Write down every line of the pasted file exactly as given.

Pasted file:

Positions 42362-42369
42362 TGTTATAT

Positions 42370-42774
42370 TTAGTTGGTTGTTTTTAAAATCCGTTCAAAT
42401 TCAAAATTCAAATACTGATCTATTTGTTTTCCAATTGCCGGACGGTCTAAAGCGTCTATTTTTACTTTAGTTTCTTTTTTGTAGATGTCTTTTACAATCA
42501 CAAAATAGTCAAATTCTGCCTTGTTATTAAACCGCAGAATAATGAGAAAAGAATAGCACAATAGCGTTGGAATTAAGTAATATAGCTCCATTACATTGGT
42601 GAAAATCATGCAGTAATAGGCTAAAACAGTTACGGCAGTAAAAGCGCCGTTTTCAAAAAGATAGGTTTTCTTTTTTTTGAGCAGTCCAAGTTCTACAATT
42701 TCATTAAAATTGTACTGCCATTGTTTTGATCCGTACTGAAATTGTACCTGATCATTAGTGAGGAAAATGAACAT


Positions 42362-42369
42362 TGTTATAT

Positions 42370-42774
42370 TTAGTTGGTTGTTTTTAAAATCCGTTCAAAT
42401 TCAAAATTCAAATACTGATCTATTTGTTTTCCAATTGCCGGACGGTCTAAAGCGTCTATTTTTACTTTAGTTTCTTTTTTGTAGATGTCTTTTACAATCA
42501 CAAAATAGTCAAATTCTGCCTTGTTATTAAACCGCAGAATAATGAGAAAAGAATAGCACAATAGCGTTGGAATTAAGTAATATAGCTCCATTACATTGGT
42601 GAAAATCATGCAGTAATAGGCTAAAACAGTTACGGCAGTAAAAGCGCCGTTTTCAAAAAGATAGGTTTTCTTTTTTTTGAGCAGTCCAAGTTCTACAATT
42701 TCATTAAAATTGTACTGCCATTGTTTTGATCCGTACTGAAATTGTACCTGATCATTAGTGAGGAAAATGAACAT